Racism, Oppression, & Discrimination

Racism, oppression, and discrimination are important to examine at both an individual and systems level when it comes to mental health and wellbeing. While there are historical and temporal barriers to accessing care, for many people of color and oppressed minorities, therapy can be one way to begin the work of healing injustice.

What is racism, oppression, and discrimination?

Racism, oppression, and discrimination are the products of an unjust, prejudiced system in which society sees one group of people as better than another. They impact daily life through the execution of microaggressions and institutionalized discrimination. Racism can impact life trajectories including where one works, lives, and who one loves. It can even impact someone’s life expectancy.

Power dynamics between groups of people are of particular interest for many psychologists, researchers, and therapists. The effects of racism, oppression, and discrimination are widely documented and often discussed in the current discourse around race relations. Experiencing and even hearing about racism on a daily basis rightly causes many individuals to feel upset and can negatively impact mental health.

Types of racism, oppression, and discrimination

There are a few types of racism and discrimintaion that people of color regularly face. Individual racism describes the ideology of a single person, who may act with hostility towards people of color or people from a specific race. Institutional racism describes the racism of an entire system, a system that was intentionally created by groups of people to oppress other groups. Institutional racism often comes in the form of policies, rules, laws, and societal norms.

After lifelong exposure to racism, many people of color develop internalized racism. While they recognize that racist individuals or systems are wrong, they may have unconsciously begun to believe what they’ve heard about their racial group. This could lead to identity issues, relationship conflict with friends or family, or low self-esteem or self-worth.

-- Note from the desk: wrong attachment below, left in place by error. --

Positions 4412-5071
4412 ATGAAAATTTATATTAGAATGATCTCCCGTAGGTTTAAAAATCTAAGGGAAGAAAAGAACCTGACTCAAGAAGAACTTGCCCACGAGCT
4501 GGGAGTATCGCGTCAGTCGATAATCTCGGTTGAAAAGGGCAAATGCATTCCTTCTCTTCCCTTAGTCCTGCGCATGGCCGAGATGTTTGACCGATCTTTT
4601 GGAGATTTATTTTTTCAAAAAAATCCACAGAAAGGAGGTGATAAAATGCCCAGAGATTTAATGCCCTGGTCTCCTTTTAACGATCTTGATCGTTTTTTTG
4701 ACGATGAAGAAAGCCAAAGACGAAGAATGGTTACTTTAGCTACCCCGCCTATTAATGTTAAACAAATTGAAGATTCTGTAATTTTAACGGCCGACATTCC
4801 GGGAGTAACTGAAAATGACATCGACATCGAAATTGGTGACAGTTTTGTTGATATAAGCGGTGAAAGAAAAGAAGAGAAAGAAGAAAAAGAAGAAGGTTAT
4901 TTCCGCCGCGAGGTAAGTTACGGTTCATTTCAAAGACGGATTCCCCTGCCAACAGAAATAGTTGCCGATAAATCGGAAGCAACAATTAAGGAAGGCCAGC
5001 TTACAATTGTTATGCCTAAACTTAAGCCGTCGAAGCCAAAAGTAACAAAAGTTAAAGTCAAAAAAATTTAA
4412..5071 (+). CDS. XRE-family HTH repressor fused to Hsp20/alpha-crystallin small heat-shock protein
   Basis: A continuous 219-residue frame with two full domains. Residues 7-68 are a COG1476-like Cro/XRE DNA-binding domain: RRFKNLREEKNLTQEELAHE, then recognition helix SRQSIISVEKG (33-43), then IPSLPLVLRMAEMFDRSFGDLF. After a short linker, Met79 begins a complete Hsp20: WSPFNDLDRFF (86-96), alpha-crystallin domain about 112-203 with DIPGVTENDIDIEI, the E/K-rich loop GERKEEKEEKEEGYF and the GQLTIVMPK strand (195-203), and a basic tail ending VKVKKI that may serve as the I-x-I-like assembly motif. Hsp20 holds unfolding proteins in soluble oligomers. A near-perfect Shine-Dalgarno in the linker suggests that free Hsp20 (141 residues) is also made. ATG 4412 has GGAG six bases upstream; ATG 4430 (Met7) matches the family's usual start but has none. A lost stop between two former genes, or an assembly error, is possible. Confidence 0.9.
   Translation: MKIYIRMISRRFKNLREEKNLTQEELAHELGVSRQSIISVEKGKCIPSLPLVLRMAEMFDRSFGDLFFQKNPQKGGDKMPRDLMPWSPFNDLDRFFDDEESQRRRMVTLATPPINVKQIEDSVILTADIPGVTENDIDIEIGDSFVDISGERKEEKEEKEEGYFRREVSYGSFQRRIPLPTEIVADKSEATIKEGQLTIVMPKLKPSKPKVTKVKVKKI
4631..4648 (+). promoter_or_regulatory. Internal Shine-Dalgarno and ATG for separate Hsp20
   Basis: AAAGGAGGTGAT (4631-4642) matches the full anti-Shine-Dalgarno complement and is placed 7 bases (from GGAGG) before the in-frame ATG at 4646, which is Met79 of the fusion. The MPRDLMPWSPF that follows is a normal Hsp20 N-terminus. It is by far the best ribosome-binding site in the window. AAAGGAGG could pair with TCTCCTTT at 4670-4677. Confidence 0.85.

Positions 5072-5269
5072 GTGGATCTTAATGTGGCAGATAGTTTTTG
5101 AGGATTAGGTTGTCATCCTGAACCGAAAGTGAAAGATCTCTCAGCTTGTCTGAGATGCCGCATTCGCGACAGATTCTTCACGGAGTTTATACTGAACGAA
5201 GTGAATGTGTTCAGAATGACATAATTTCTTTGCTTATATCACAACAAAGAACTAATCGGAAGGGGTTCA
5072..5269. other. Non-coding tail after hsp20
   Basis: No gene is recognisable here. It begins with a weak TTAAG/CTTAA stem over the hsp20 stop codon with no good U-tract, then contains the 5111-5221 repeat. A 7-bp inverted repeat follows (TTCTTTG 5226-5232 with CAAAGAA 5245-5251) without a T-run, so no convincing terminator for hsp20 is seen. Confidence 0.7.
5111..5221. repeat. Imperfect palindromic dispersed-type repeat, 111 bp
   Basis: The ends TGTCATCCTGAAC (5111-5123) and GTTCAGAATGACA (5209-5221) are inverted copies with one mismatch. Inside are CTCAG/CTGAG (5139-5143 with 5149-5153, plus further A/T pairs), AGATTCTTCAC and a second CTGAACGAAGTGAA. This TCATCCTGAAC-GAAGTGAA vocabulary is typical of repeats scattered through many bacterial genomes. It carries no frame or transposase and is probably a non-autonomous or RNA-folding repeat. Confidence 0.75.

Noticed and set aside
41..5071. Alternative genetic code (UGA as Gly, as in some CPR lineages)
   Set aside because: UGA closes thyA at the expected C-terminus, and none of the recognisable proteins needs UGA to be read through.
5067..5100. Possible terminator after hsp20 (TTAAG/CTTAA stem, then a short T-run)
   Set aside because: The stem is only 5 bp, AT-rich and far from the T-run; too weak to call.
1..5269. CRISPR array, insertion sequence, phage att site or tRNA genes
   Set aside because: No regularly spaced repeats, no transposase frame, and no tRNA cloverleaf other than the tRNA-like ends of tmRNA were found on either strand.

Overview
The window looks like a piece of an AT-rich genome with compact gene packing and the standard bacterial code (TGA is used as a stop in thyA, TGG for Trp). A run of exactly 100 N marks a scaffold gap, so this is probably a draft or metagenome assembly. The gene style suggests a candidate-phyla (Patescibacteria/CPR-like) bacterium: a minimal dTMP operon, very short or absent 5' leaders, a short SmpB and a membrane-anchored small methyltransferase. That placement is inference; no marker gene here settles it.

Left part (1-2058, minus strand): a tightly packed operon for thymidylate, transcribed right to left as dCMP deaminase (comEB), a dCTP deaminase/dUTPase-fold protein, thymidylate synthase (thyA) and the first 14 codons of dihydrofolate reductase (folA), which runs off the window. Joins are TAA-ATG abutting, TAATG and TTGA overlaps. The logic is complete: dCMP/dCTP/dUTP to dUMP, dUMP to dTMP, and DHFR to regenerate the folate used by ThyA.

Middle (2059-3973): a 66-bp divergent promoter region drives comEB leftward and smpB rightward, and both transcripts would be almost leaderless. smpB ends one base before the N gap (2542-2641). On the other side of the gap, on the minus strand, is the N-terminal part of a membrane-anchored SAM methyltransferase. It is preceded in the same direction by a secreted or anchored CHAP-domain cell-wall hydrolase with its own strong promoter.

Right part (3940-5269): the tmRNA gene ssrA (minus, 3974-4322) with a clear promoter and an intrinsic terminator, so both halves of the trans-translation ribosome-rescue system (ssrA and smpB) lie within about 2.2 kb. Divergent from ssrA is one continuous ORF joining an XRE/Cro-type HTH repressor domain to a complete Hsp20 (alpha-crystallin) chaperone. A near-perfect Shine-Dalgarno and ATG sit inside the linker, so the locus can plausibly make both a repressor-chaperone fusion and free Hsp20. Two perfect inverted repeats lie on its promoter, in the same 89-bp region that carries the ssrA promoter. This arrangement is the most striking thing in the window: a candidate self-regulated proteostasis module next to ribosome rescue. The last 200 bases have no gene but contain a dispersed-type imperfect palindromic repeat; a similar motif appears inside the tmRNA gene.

Symptoms of racism, oppression, and discrimination

When society forces individuals to withstand racism and oppression, there are many implications for wellbeing. People of color who face discrimination face intense stress, which can result in:

  • Somatization, including headaches, stomachaches, or tight muscles
  • Elevated heart rate or blood pressure
  • Excessive crying
  • Vigilance or constantly being on edge
  • Difficulty focusing or concentrating
  • Memory loss or difficulty remembering things

Stress related to racism, oppression, and discrimination can also result in feelings of anxiety, frustration, anger, loneliness, irritability, fatigue, and more.

Therapy for racism, oppression, and discrimination

Therapists who specialize in working with people of color have extensive training in talking about racism, oppression, and discrimination. They have experience working with people who have experienced both implicit and explicit racism. Therapy sessions are a space for clients to talk about their experiences and the difficult emotions that come with those unfair experiences. Therapists may encourage clients to explore their identity and reflect on the ways that their identity shows up in different spaces.

The goal of therapy is to empower clients to fully believe that they are worthy of love, comfort, and joy. Therapists teach clients how to cope with the unjust, racist actions of others. They also help connect clients to advocacy efforts, if that’s of interest to the client. Therapists themselves are often advocates for racial justice and engage in education to ensure that they’re providing culturally competent care.